When 3D pens first became available, many assumed they were nifty or part of a general fad that would eventually die out. However, like most revolutionary technologies, they have found a firm foothold, especially in the art community, where the ability to 3D print freehand is incredibly valuable. However, there are still some shortcomings with the technology, but [tterev3] I recently broke out a 3doodler pen to do some necessary updates.
First, this pen has some design options that are curious, to say the least. The cooling fan works independent of temperature and has buttons to start and stop instead of a momentary button that controls extrusion. To address these issues, in addition to changing the filament size, improving cooling, and providing greater control over extrusion speed, [tterev3] completely rewrote the firmware, changed the microcontroller on the PCB, and made various hardware upgrades to accommodate these changes. It also went ahead and installed a USB-C port for charging, which should already be standard practice in all low-voltage consumer electronics.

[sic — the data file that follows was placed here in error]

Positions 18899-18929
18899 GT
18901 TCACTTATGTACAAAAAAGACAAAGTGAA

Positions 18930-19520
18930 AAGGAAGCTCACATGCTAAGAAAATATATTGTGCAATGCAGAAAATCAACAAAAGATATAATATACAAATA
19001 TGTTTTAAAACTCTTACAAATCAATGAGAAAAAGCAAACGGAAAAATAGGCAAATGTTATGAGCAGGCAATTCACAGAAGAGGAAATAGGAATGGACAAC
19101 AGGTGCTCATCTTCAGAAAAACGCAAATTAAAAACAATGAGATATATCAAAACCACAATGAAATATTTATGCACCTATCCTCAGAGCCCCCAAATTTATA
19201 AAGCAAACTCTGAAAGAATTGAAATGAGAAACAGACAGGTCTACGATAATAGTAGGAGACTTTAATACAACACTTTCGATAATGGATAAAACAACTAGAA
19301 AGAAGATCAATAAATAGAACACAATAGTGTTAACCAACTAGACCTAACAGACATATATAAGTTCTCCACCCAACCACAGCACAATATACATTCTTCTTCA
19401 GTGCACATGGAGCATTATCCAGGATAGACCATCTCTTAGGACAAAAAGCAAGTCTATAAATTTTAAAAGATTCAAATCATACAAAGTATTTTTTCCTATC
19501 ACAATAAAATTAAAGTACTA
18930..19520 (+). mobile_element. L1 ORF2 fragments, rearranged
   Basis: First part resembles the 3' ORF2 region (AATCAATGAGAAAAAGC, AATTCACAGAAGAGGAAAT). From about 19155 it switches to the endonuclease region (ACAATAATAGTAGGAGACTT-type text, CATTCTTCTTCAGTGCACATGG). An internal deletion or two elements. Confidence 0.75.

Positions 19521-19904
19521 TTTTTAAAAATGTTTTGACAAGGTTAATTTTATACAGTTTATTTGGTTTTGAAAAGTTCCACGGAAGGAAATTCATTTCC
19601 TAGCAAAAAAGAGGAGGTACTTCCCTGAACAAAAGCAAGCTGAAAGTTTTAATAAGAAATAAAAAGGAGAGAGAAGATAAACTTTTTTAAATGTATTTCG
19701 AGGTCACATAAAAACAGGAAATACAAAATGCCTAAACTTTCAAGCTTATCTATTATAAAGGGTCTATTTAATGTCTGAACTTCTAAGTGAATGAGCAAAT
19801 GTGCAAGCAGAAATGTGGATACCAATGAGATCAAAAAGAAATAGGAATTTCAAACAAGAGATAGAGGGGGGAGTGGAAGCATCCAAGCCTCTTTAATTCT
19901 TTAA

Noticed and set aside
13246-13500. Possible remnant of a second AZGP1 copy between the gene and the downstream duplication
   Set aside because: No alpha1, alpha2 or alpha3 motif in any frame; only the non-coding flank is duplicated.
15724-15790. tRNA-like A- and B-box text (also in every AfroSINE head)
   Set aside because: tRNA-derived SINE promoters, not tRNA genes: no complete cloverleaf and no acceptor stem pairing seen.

The detailed work on this project is impressive, given the small size of the pen and the amount of precision hardware required to make the changes. Especially when it comes to replacing the microcontroller on the board itself, which is an impressive feat even without the incredibly small dimensions. The firmware update is also available on their GitHub page if you have your own 3doodler that needs mods, and if you’re still having a hard time finding uses for these handy devices, we’ve seen them used to interesting effect for building drones.